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Erasure Correcting Codes for Highly Available Storage. Thomas Schwarz, S.J. Error Control Codes. Use redundancy to correct errors Designed for Ease of Encoding Decoding (Calculation of syndrome / location of error) Error Correction Power (Burst Errors / Low Redundancy).

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## Erasure Correcting Codes for Highly Available Storage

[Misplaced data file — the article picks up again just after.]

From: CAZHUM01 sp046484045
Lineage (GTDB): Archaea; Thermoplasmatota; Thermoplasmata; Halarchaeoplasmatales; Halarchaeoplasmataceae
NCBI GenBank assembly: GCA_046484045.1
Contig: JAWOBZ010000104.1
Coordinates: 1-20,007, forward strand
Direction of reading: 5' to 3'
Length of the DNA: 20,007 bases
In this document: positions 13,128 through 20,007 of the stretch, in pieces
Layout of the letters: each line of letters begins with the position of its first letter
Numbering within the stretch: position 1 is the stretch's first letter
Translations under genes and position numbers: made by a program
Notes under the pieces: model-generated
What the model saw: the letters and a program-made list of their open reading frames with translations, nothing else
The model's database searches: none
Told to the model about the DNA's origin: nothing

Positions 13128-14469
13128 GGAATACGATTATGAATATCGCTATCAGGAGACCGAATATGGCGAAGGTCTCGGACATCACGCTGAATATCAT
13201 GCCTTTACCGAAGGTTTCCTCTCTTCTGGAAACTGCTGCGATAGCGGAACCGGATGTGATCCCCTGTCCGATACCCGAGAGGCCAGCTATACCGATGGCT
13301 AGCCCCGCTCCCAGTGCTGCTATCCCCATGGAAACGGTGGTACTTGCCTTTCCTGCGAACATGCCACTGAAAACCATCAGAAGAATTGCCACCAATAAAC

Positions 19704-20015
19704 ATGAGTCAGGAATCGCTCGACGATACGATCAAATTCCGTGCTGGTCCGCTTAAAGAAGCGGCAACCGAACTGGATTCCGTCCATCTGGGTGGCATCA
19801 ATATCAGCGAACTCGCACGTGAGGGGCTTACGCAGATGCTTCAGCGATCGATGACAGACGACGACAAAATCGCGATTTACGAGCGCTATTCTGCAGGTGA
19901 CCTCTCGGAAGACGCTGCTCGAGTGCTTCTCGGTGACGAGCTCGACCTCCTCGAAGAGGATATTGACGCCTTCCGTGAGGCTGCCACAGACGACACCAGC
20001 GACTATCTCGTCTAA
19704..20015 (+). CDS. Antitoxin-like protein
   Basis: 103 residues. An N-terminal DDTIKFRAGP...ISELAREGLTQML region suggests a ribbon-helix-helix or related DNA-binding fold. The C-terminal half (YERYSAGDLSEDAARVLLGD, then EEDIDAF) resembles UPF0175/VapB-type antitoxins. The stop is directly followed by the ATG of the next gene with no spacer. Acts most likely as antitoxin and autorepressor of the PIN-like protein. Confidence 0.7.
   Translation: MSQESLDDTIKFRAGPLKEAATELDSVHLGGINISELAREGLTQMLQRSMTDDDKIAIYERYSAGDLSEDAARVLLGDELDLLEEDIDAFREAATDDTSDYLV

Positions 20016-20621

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**Erasure Correcting CodesforHighly Available Storage**Thomas Schwarz, S.J.**Error Control Codes**• Use redundancy to correct errors • Designed for • Ease of Encoding • Decoding (Calculation of syndrome / location of error) • Error Correction Power (Burst Errors / Low Redundancy)**Error Control Codes**Block Codes: Information Symbols + Parity Symbols (i1i2 i3 i4 i5 i 6 i7 i8 p1 p2 p3)**Error Control Codes**Typical Applications: Communication: Deep Space “A match made in heaven” Telephone Computer Networks Streaming Audio, Video (CD, DVD) Storage (Main Memory, Magnetic & Optical Devices)**Error Correcting Codes**Most applications use hardware implemented encoding and decoding.**Erasure Correcting Codes**Protect against erasure of data. Simplest Erasure Correcting Code: Parity i1 i2 i3 i4 i5 i6 i7 i8 p where p = i1i2 i3 i4 i5 i6 i7 i8**Erasure Correcting Codes**Some applications implement encoding and decoding in hardware (e.g. RAIDs). Software implementation is much more feasible because of the simpler decoding problem.**Erasure Correcting Codes**Ideal Properties: • Systematic: Data is stored explicitly. Data updates do not change other data. • MDS: Only as much parity data is created as is necessary to reconstruct maximum level of failures • Simple encoding and decoding.**Parity Based Codes**Only use parity of data (XOR operation) for ease of coding and decoding.**Parity Based Codes**History: Protection for Multitrack Magnetic Recording. Prusinkiewicz & Budkowski 1976: X X X X X X X X X X Parity 1 X X X X X X X X X X Data 1 X X X X X X X X X X Data 2 X X X X X X X X X X Data 3 X X X X X X X X X X Parity 2 Horizontal and diagonal parity.**Parity Based Codes**Extend the scheme by using lines of different slopes. Patel 1985: horizontal + 2 diagonals (slopes 0,1,-1) However, the code is optimal only if the data band is infinite. If not, there is (slightly) more parity than data.**Parity Based Array Codes**Idea: Break up data into m symbols. Arrange the symbols in columns. Use horizontal and vertical lines to calculate parity. 1st column: horizontal parity, 2nd column: vertical parity**Parity Based Array Codes**But is it not so simple! Is a legitimate code word.**Parity Based Array Codes**But indistinguishable from the zero code word after failure of columns 1 and 3.**Parity Based Array Codes**Number of Data Columns needs to be prime.**EvenOdd**• Better version of array codes for two parity • Code words two-dimensional m-1 by m arrays with two additional parity columns**EvenOdd**The EvenOdd code has as code words the m-1 by m+2 array of symbols ai,jsuch that**EvenOdd Encoding**Set m=5. Start with an arbitrary 4 by 5 data array.**EvenOdd Encoding**Fill in the horizontal parity lines: and calculate S to be a3,1+a2,2+a1,3+a0,4 S=0+1+0+0 = 1.**EvenOdd Decoding**Assume that the last two data columns have failed.**EvenOdd Decoding**Use the parity columns to calculate S.**EvenOdd Decoding**Use S=1 and the magenta diagonal to find the data symbol in the last column.**EvenOdd Decoding**Then use the horizontal parity for one more symbol.**EvenOdd Decoding**The blue diagonal now can be exploited.**EvenOdd**EvenOdd requires m is a prime. Hence, for a given number n of data lines, choose m to be the smallest prime n. Set the superfluous data columns to zero:**EvenOdd**Encoding and Decoding only uses XOR operations. Given formulae suggests an iterative procedure, but the equations can be easily expanded to calculate the symbols in parallel.**Higher Array Codes**There exists array codes using only XOR operations that can correct up to m erasures. The decoding process involves solution of a linear equation.**Algebraic Block Codes**Interpret symbols (larger than bits) as elements of a Galois Field. Calculate parity symbols as linear combinations of the data symbols.**Galois Fields**Only GF(2f) for simplicity’s sake. Elements: Bit strings of length f. Addition: XOR Multiplication: Much more complicated.**Galois Field Multiplication**For GF(28). Elements are bytes. Method 1: Identify byte with a binary polynomial. E.g. (0100 1001) = x6+x3+1 Multiply to polynomials as polynomials modulo a generator polynomial. E.g. modulo 1 0001 1101 = x8+x4+x3+x2+1.**Galois Field Multiplication**Combination of XORs and shifts!**Galois Field Multiplication**This multiplication gives a field structure to GF(2f). Multiplicative group is cyclic: There are elements such that all nonzero elements can be written as i , i=0,1 … 2f-1.**Galois Field Multiplication**For each non-zero element x GF(2f) define log(x)=i iff i=x. Define antilog(i) = i Calculate xy = antilog(log(x)+log(y)); if x0y = 0; if x=0 or y=0.**Galois Field Multiplication**Can be implemented with two tables, two zero comparisons, four additions three memory accesses. 9 elementary operations in a processor with sufficient L1 cache to store 3*(2f –1) entries.**Linear Erasure Correcting Block Codes**m data symbols u = (u0,u1,u2…um-1) u0 u0’ u0’’ u0’’’ . . . u1 u1’ u1’’ u1’’’ . . . u2 u2’ u2’’ u2’’’ . . . u3 u3’ u3’’ u3’’’ . . . Code Word u’’ Bucket 0 Bucket 3**Linear Erasure Correcting Block Codes**Add k=n – m parity symbols for code word a u0 u0’ u0’’ u0’’’ . . . u1 u1’ u1’’ u1’’’ . . . u2 u2’ u2’’ u2’’’ . . . u3 u3’ u3’’ u3’’’ . . . p0 p0’ p0’’ p0’’’ . . . pk-1 pk -1’ pk -1’’ pk-1’’’ . . . Parity Bucket k-1 Bucket 0 Bucket 3**Linear Erasure Correcting Block Codes**Calculate the parity symbols as a linear combination of the data symbols: With “Generator Matrix” G.**Properties of a Good Generator Matrix**• Systematic: Left m by m matrix is identity matrix. • MDS: All matrices formed from m different columns of G are invertible. Thus: Any m coordinates of code word a suffice to calculate data word u.**Generation of Generator Matrices**• Find the largest rectangular matrix with MDS property. • Multiply from left with the inverse of the matrix formed by the first m columns. Result is still MDS and now systematic.**Large MDS Matrices**• There are known families of matrices with the MDS property: • Cauchy m+n = 2f • Vandermonde n=2f–1 • Twice extended Vandermonde n =2f+1**Vandermonde Generator Matrix**• Write column m as a linear combination of the first m columns. • Multiply column i (i=0,1,…m – 1) with this coefficient (non-zero according to Cramer’s Rule. (This preserves MDS.) • Multiply with A-1, where A is the matrix consisting of columns 0 to m – 1.**RS Erasure Correcting Codes**• The generator matrix is that of a twice extended, generalized Reed-Solomon code. • Large number of parity symbols: If symbols are bytes, then code length is 257.**RS Erasure Correcting Codes**Encoding: Generation of a parity symbol costs: m multiplications with known coefficients m-1 XOR operation 7m-1 elementary operations**RS Erasure Correcting Codes**Change of one data symbol in a data word: Calculate the difference d = uinew – uinew. Send d to the site maintaining the parity symbol. Multiply with coefficient gi,l of G. Add to existing parity. 7 elementary operations per parity site. 1 elementary operation at data site. 1 message.**RS Erasure Correcting Codes**Erasure Correction: Typical cases: • Parity site has failed. Regenerate parity from the data sites. • Data site has failed. Use column m to regenerate the data from the other data sites and the XOR stored at this first parity site.**RS Erasure Correcting Codes**Erasure Correction General Case: • Collect m survivors among data and parity sites • Invert the matrix consisting of the corresponding columns of G • Each replacement site uses this matrix and G in order to calculate a decoding matrix H